Greek lawmakers are scheduled to vote Thursday on a defense procurement program to purchase 18 French-made Rafale fighter planes, part of an armaments plan announced by the government in September.
Greece has earmarked 11.5 billion euros ($14 billion) for the modernization of its armed forces over the next five years, a move which comes at a time of increased tension with neighboring Turkey. Relations between the two NATO members, often strained, deteriorated sharply last year, with warships facing off in the eastern Mediterranean in a dispute over maritime boundaries and energy rights.
Delivery of the 18 Rafale jets – 12 of them currently in service and six new planes to be built by Dassault Aviation – is scheduled to begin mid-year and to be completed over two years. The jets and the purchase of compatible air-to-air Meteor missiles are expected to cost 2.3 billion euros ($3.4 billion).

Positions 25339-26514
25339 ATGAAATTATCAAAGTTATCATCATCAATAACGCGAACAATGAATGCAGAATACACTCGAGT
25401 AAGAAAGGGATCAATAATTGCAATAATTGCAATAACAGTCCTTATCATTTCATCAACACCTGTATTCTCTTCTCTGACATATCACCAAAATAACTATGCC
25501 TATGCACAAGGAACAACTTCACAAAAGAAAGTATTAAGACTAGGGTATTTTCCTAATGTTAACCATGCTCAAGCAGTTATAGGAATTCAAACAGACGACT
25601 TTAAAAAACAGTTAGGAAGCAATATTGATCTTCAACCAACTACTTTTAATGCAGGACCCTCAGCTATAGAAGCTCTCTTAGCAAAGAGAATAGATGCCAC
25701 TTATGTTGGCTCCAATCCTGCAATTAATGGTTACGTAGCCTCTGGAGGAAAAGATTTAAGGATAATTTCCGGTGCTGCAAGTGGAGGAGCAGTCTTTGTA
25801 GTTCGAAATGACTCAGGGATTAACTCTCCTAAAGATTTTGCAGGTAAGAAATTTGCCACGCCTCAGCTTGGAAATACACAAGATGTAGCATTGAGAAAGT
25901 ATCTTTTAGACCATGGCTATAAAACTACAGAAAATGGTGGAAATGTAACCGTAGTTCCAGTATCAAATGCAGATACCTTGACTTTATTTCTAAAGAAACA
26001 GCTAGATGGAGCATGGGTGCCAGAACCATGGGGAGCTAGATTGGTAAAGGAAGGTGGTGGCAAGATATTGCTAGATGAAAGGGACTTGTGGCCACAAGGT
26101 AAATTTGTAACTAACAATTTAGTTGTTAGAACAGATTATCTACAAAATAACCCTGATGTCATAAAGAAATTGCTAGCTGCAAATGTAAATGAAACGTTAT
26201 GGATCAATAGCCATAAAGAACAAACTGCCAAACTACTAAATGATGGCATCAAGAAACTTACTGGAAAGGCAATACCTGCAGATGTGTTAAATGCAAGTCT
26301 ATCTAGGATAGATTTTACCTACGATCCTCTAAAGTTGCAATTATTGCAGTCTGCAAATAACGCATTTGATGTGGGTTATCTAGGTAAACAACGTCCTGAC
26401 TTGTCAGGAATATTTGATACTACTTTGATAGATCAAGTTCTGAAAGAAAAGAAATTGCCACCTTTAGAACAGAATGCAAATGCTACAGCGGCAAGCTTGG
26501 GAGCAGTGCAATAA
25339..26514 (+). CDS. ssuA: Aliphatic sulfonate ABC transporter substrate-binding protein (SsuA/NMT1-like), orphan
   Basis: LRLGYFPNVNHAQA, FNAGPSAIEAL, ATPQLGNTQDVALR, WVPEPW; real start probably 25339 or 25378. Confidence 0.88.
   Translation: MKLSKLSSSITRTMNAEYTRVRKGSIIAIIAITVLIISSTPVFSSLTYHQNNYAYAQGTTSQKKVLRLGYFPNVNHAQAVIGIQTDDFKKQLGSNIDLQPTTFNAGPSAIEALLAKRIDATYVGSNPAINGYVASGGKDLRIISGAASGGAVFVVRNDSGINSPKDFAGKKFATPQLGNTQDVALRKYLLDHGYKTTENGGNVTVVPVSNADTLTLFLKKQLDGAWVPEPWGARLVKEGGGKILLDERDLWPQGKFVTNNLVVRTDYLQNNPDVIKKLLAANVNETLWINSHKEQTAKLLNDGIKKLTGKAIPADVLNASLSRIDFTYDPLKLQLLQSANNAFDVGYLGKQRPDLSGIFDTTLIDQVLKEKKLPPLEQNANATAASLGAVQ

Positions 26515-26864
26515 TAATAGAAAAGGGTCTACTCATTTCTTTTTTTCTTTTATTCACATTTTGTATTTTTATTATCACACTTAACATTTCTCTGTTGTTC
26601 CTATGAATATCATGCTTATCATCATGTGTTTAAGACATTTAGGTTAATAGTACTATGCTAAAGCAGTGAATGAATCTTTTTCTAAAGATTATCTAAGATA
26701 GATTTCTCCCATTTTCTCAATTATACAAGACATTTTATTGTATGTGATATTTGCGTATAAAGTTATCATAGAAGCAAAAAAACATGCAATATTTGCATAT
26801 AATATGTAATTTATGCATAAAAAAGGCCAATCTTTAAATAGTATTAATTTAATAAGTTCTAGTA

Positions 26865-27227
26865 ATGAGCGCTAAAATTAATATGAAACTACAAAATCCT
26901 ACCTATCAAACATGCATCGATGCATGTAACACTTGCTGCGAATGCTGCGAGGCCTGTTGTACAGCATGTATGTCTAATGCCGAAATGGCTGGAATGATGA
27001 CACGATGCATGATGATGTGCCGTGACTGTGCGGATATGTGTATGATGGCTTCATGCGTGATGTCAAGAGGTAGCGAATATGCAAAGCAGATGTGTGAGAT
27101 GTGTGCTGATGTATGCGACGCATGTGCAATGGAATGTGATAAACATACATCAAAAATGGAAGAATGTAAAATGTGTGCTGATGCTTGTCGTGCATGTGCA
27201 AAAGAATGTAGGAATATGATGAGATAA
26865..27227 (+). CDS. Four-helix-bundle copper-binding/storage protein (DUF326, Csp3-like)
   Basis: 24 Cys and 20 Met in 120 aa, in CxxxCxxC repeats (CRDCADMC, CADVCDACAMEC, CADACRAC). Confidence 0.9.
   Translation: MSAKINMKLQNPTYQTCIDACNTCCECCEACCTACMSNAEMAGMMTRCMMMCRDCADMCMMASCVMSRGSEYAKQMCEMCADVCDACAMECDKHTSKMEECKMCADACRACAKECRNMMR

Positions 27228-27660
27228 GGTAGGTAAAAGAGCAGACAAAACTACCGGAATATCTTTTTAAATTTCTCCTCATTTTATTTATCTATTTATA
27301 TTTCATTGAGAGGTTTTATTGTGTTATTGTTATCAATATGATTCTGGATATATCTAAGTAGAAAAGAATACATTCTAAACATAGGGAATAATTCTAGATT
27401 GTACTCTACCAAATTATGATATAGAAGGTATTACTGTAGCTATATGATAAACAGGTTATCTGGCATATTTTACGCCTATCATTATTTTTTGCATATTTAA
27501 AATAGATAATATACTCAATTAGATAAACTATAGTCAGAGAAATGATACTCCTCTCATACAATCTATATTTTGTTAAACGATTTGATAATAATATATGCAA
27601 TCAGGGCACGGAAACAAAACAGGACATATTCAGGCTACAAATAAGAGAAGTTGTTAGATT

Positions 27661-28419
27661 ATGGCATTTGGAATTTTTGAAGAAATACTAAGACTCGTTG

Greek government spokesman Christos Tarantilis said the program was part of the government’s actions “for the immediate reinforcement of the deterrent capabilities of our armed forces.”
Greece’s overall modernization drive for the country's armed forces includes upgrades for the army, navy and air force, and the hiring of 15,000 personnel.
The program features plans to purchase warships, anti-submarine warfare helicopters and drones, and an upgrade of Greece’s F-16 fighter jet fleet by 2027.